KZ: Where is the war in Afghanistan heading? Every day, we hear of more American and NATO troops being killed in bomb blasts along with more drone attacks on unarmed civilians, bringing destruction to a war-torn country that needs dozens of years to reconstruct its infrastructure. What’s your perspective on that?
EK: What you postulated in the question – the war in Afghanistan – deserves a closer examination because all too often it’s misperceived as a vanguard of American GWAT, Global War on Terror.
Since 9/11, neither the White House nor the US Congress has declared any hostilities against any adversary anywhere. So in legal terms, America is not at war with anybody, including a smorgasbord of antigovernment elements in Afghanistan. However, it’s blatantly obvious that America is neither at peace with Afghanistan, its neighbors or the Muslim world at large.
In military terms, the US occupation of Afghanistan – OED, Operation Enduring Freedom – is a type of unconventional mission, however impossible, which is a subdivision of asymmetrical warfare.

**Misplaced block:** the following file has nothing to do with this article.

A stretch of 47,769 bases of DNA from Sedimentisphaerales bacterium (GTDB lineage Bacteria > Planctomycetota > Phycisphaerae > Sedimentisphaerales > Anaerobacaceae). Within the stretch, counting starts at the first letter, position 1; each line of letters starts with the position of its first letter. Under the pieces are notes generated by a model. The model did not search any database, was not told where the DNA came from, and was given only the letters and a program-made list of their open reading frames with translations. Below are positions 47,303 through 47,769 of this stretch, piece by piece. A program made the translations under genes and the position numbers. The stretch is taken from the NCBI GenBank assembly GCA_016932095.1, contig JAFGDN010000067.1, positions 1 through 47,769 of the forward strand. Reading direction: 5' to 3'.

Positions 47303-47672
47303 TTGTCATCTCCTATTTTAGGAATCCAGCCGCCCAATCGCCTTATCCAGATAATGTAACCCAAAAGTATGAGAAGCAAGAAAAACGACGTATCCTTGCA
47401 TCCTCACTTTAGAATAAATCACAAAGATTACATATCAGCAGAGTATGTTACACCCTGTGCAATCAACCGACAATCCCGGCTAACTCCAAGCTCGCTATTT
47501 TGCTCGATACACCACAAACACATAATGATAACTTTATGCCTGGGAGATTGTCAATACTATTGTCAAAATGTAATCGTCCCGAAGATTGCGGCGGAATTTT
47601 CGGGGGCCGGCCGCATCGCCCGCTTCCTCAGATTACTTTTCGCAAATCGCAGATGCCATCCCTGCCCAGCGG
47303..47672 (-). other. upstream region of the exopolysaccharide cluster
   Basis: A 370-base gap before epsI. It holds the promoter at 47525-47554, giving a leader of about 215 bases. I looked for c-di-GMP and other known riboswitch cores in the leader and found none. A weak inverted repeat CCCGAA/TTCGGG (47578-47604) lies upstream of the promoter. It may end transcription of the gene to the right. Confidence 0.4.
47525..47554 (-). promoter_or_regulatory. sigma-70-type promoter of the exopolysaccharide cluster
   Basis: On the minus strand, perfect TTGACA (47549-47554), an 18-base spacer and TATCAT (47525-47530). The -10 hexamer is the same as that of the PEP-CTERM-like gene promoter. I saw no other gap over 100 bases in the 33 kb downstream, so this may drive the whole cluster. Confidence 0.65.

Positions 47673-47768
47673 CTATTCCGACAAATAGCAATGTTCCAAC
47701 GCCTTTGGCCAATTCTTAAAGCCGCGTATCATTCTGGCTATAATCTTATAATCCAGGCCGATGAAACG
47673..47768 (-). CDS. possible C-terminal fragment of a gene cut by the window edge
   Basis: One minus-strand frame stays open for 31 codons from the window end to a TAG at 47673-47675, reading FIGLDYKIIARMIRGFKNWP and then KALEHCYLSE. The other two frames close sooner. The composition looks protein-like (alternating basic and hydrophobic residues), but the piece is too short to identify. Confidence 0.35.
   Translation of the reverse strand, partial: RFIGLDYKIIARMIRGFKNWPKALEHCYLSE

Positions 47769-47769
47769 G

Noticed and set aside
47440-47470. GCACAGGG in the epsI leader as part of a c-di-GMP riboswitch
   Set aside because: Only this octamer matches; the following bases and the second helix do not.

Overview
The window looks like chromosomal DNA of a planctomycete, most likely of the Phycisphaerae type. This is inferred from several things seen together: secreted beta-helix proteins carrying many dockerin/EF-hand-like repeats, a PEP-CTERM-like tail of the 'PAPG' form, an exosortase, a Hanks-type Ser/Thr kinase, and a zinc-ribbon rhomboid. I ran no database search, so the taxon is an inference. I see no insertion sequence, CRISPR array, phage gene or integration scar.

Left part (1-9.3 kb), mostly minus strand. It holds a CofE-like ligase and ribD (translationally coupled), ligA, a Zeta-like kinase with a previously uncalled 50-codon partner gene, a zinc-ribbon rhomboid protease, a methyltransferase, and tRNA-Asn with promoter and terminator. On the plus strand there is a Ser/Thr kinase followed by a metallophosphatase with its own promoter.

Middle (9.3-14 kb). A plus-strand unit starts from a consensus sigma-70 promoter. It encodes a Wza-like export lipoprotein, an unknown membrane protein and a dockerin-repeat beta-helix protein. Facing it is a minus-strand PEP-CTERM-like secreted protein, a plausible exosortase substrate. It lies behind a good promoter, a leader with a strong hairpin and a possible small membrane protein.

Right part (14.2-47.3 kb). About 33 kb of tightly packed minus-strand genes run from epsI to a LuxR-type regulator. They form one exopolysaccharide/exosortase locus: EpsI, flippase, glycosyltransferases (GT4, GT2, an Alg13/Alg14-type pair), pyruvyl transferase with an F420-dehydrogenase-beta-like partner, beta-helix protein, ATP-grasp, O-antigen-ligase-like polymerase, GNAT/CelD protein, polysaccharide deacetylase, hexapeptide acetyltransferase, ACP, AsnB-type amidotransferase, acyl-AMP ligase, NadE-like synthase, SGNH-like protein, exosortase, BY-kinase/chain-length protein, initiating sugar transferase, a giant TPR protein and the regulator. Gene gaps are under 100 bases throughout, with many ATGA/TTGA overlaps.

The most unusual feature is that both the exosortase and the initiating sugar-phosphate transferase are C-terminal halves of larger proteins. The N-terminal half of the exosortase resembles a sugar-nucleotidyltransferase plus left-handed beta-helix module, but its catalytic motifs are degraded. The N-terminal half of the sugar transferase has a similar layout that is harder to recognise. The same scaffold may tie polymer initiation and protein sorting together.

The most ‘unconventional’ thing about this Operation Enduring Opium is to preserve and protect narco-democracy in Afghanistan under the disguise of the counterterrorism and counterinsurgency dog and pony show, while sponsoring and schmoozing with the frenemy and sometimes even shooting at them along both sides of the Duran Line.
On the other side, the American mission in Afghanistan constitutes an undeclared war against global security and stability where opium has been utilized as a hidden WMD, a weapon of mass destruction and distraction to advance ‘chaos management’ strategy.
As for US KIA & MIA in Afghanistan, it’s just a drop in the bucket compared to the domestic homicide rate and the Pentagon’s rape and suicide body count. In a sense, it’s a bargain: American blood and treasure for the 3D Diplomacy of Domination Doctrine.
Until Afghans sober up from American ‘greed is good’ values, and switch from war and drug profiteering to soul-searching, they will remain low-maintenance narco-slaves and mules on the US reservation, deprived of faith and national self-identity; fighting for democracy, dollars and drugs.
KZ: Do you agree with this American assumption that the Afghan National Army is incapable of providing security for the country without a US presence? Is it a good justification for the continuation of the military presence of the United States in Afghanistan?